It had been arranged by a Hungarian mathematician friend working at the Science Park that I should spend an hour so on Saturday talking with his Hungarian visitors (the men old schoolmates, the women their wives) about translating from Hungarian. It was to be in Hungarian, a slightly daunting prospect since when it comes to complicated matters I speak better, more precisely, more subtly, in English.
It was the afternoon and hot. There were twelve around the table on the patio and my host was going to act as chair. My answers to his questions tended to the long as usual and, to tell the truth, it wasn't too bad. I could say more or less what I meant only a little more clumsily, but it was not impossible. I couldn't have done it five years ago. The guests were charming, attentive, curious a set of highly qualified professional people, all about six years younger than me. They are part of an important, deeply-cultured layer of society who have lived under two different systems and have carried their culture with them in both.
What they really want to know is how Hungarian literature, which they all love and know, fares in another language. The conversation focuses on a particular few Hungarian authors - both poets and novelists - and they all pay tribute to their literature teacher at school. They can quote, our host above all. He is fascinated by the relationship between maths and poetic metre. The women are quieter - they are professionals too, a couple of teachers, one a graphic designer - but that is not unusual in that generation. It is rather different now.
Then dinner is served, delicious, still al fresco
, and wine is drunk. The sky darkens, the air chills. Some politics is discussed, albeit tentatively, but I gather they are all on the liberal left-of-centre wing of opinion. They don't complain directly, I do however sense a reservoir of anxiety under their comments. I find it easy with them and wonder why this generation of educated, fully civilised people isn't running the country. The fact is it is the equivalent of their younger brothers and sisters - and indeed their children - who are doing so, and they are different, further to the right, sometimes much further.
Today to Cromer to read briefly at a literary lunch
organied by Mark, who runs the local Jarrolds. It's a 1pm start and we arrive early so we can park then go for a walk along the top-of-the-cliff level. It's slightly overcast but the light has a fine pearliness especially on the sea. It is faintly intoxicating. Cromer is clearly being smartened up. It is somewhat unique with its Victorian turrets and balconies and its Hotel de Paris. The beach is long. The pier that was damaged by the storm surge is now repaired though the shops on it have not all reopened yet.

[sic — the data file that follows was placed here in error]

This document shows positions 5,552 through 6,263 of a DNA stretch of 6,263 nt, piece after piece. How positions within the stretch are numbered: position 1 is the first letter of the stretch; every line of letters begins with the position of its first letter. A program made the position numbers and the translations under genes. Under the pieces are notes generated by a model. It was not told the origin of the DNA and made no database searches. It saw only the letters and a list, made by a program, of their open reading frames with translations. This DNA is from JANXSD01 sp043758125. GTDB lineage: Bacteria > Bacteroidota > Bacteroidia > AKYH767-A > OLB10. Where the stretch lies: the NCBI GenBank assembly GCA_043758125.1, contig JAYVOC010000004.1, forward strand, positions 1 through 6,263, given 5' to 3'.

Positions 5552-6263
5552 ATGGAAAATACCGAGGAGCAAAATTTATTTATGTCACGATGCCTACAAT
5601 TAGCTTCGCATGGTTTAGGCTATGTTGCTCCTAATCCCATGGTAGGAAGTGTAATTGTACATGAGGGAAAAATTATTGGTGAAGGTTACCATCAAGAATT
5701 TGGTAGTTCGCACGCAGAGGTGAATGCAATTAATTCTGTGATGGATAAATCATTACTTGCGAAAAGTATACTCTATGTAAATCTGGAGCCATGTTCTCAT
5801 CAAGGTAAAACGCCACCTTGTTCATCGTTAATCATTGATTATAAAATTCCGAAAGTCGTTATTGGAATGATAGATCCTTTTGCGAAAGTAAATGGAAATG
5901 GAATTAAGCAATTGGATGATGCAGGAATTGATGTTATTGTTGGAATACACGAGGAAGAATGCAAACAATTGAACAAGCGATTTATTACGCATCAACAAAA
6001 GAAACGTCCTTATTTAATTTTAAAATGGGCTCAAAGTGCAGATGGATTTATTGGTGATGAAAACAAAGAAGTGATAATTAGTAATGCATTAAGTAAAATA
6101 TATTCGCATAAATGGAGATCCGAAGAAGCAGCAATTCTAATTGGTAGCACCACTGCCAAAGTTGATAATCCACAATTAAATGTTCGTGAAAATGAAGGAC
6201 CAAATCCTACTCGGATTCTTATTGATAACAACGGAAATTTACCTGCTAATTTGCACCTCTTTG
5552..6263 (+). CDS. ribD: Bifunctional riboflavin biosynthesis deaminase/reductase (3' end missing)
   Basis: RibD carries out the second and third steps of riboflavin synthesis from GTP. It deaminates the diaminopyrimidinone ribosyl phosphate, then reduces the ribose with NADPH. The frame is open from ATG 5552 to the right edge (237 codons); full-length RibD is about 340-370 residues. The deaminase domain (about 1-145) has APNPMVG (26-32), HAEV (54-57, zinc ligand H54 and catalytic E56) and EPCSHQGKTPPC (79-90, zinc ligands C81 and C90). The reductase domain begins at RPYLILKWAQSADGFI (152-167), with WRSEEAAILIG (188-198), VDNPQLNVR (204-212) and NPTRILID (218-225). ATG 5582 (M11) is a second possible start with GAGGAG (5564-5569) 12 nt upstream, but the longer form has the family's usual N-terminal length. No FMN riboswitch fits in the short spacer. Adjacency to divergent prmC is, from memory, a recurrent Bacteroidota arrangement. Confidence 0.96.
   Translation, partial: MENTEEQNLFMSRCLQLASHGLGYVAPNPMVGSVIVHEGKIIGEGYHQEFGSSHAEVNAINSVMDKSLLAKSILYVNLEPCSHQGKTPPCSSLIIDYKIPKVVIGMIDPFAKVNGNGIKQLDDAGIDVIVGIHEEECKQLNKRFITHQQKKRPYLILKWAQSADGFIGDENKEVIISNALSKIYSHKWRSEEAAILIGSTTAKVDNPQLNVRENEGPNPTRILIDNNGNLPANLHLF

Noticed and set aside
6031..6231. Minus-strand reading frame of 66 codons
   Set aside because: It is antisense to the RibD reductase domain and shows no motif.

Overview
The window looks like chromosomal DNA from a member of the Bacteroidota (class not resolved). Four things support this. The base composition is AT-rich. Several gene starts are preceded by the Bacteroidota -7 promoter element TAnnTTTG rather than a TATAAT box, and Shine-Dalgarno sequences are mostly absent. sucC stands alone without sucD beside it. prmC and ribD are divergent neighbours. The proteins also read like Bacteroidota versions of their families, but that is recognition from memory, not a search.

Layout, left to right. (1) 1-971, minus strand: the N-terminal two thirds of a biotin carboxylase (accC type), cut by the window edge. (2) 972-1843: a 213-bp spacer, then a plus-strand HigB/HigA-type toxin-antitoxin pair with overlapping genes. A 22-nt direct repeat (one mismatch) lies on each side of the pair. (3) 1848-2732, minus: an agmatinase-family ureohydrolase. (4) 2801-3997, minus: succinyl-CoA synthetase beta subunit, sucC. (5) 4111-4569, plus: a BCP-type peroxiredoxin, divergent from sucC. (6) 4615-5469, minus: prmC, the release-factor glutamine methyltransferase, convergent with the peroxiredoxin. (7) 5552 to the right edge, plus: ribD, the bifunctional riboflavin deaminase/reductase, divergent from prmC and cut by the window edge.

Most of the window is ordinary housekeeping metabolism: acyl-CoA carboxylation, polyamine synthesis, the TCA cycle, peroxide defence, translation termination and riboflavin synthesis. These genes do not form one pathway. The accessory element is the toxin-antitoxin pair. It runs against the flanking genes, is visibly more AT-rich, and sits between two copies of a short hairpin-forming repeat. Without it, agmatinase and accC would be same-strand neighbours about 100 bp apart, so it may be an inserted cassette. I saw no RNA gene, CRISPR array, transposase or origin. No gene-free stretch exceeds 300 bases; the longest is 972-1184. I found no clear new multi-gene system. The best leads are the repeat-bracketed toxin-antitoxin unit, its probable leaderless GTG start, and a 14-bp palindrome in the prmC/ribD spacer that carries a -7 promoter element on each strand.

When we get to the venue, a large inn, Mark is there to meet us and offer us drinks. Almost immediately Patrick
, author of Badgerlands
, arrives, followed by Jim Kelly
who writes the detective novels
. We are the three speakers due to speak fifteen minutes each between courses. I am to go first with a selection of children's poems from In the Land of the Giants.
Mark's father turns up and we talk about places and times. Mark says it will be mostly women in the audience, though that's no great surprise.
The surprise is walking in and seeing the place filled up, everyone already sitting at tables. It is a capacity audience and not only are they ninety percent women but, at a glance, I would say they are all over sixty. They don't have the air of blue-stockings but they are certainly readers and like a literary occasion. Where are their husbands? They have either departed this life or simply made their excuses. In any case it confirms my frequent observation that wherever a critical number of women are gathered men absent themselves. I won't speculate about why that may be but it is a pretty general truth. (I will speculate on another occasion.)
The audience is omnivorous in literary terms and they clearly enjoy themselves. They clap long and loud and they buy plenty of books at the end. The organisation of the lunch also works. So I do mostly poems full of play and a bit of magic, Patrick talks marvellously at full speed about badgers, about their cruel treatment until 1908 and then, after Kenneth Grahame's The Wind in the Willows
of 1908, the public embrace of them. He illustrates this with lots of nice incidents and addresses the culling
question. We learn, among many other things, that the badger population of the country has in fact increased by 76% in the last - was it ten years? He get more question than Jim and I do, and Jim does a very fine summing up of four of his books, which all involve a what if
question and the idea, even if mostly figuratively, of a locked room
. How could a crime be committed under those circumstances? It turns out both the detectives in his best known novels - an elder and a younger - are based on his father who was a Scotland Yard detective.
A nice format this. Three different kinds of writing and a decent lunch in between with time to let the courses go down. We sign books and drive off in our different directions. Now it is dusk, that most beautiful time of day which seems to roost inside us like a bird homing to its nest.
Tomorrow I have four teeth out, my first extractions in decades. They are not front teeth so I will look perfectly normal after (not immediately after, of course). They are mostly broken teeth and this is to prevent infection. I hardly ever suffer from toothache and when I do it is mild. Pray for me St Apollonia.
I think you had a far worse time than I am likely to have, though I'll probably be bedbound and painkillered the rest of the day with no hot or even warm food. Cold soup it is. Cold sorrel soup. Delicious.